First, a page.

DJIDAH AND Djotodia first met when the latter was Consul of the Central African Republic in Nyala, between 2005 and 2006. The UN report cites several sources including ex-Séléka leaders, who asserted that Djidah was instrumental in facilitating connections between Djotodia and Chadian and Sudanese rebel groups operating in Sudan.
Djotodia was expelled from Sudan in 2016 for rebelling against the regime of François Bozizé, fleeing to Benin. There he was arrested and jailed for nearly two years during which time he was provided with financial support by Djidah. Following his release, the men remained close associates, so much so that when Djotodia became president of the Central African Republic in March 2013, he named Djidah as his presidential advisor.
That title appears on Djidah's diplomatic passport, issued in June 2013, as detailed by the UN panel. In addition, according to the report, "the Panel collected a dozen testimonies from individuals who occupied high-level positions durin  Djotodia’s presidency and who described Ismael Djidah as “Djotodia’s man,” only answering to the president and traveling in his name. When Djotodia was forced to resign in January 2014, [after which he] returned to Benin, Ismael Djidah followed him and continued to work for him in Cotonou, Benin, until his arrest in early 2019."
According to Djidah, in April 2016, Djotodia met with Quds Force officials on Kish Island, and the men reached an agreement whereby Djotodia would receive support from the force to re-establish his power, in return for establishing a terror cell to carry out violent acts, including in the Central African Republic.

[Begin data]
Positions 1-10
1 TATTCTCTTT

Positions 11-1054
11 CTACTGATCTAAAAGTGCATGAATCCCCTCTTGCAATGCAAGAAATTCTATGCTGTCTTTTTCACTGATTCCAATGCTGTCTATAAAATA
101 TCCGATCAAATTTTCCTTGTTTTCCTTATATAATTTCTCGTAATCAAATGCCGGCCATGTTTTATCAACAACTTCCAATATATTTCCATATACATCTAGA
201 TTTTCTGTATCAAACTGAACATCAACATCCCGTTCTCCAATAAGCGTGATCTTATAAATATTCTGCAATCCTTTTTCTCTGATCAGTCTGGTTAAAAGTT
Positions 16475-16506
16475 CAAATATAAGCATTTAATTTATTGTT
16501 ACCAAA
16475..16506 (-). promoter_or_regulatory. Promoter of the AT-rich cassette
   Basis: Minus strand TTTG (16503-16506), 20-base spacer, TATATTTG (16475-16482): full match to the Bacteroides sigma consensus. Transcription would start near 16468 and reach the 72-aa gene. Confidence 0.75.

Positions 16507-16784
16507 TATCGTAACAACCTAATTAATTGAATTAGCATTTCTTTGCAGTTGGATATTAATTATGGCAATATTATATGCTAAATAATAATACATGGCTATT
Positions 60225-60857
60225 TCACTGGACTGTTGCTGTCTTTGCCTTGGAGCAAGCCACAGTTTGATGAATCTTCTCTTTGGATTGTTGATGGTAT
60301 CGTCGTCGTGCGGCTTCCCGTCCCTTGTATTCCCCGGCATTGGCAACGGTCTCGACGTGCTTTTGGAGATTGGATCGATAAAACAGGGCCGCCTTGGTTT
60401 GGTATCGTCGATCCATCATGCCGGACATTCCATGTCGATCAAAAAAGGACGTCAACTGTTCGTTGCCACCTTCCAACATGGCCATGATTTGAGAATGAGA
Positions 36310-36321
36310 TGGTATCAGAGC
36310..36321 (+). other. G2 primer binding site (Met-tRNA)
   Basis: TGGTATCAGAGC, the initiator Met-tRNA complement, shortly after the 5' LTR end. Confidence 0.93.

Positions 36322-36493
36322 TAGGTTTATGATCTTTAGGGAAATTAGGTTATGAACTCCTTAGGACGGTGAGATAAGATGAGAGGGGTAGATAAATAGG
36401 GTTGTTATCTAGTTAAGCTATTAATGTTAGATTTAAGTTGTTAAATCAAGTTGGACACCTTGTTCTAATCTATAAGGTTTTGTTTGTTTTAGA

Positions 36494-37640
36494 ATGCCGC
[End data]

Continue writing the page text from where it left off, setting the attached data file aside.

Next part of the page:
At the meeting, Djotodia was handed $150,000 by the Iranians, who instructed him how to carry out the plan, Djidah said. Several other ex-Séléka leaders were also willing to testify that Djotodia had been handed a sum of between $100,000 and $200,000 by Iran, although they were unsure what the money was for.
And again, the United Arab Emirates passed information to the panel that Djotodia had also traveled from Dubai to Kish Island on April 27, 2016, returning to Dubai on May 30.
DJOTODIA DENIES this. According to the report: "He told the panel that he spent only two days in Kish Island, a trip that had been organized by business partners from the Islamic Republic of Iran, whom he had met in Dubai on behalf of a Cotonou-based company."
He also denies any knowledge of Djidah's activities, accusing him of falsely acting on his behalf. "He has also denied having appointed Djidah as presidential adviser during his presidency," the report notes, adding that, "In Djotodia’s view, Djidah was in contact with individuals from the Islamic Republic of Iran to extort money by requesting their financial support for reconciliation activities that he claimed to implement in the Central African Republic."
Iran has also denied involvement, writing to the UN Panel insisting that the testimony of Djidah and others was "founded on fake sources and a fabricated scenario." Iran "neither interfered in the internal affairs of any country nor supported any violent act," officials claimed.
Thousands have been killed in the war in the Central African Republic, and over a million people have been displaced. Yet in early January, Djotodia returned to the war-stricken country after six years in exile, aiming to run in the country's presidential elections later this year.
“I am no longer a former president or a man of war: I am one of the permanent ambassadors for the promotion of universal peace,” Djotodia said after touching down in the capital Bangui, according to the Telegraph. “I am and will be the last rebel.”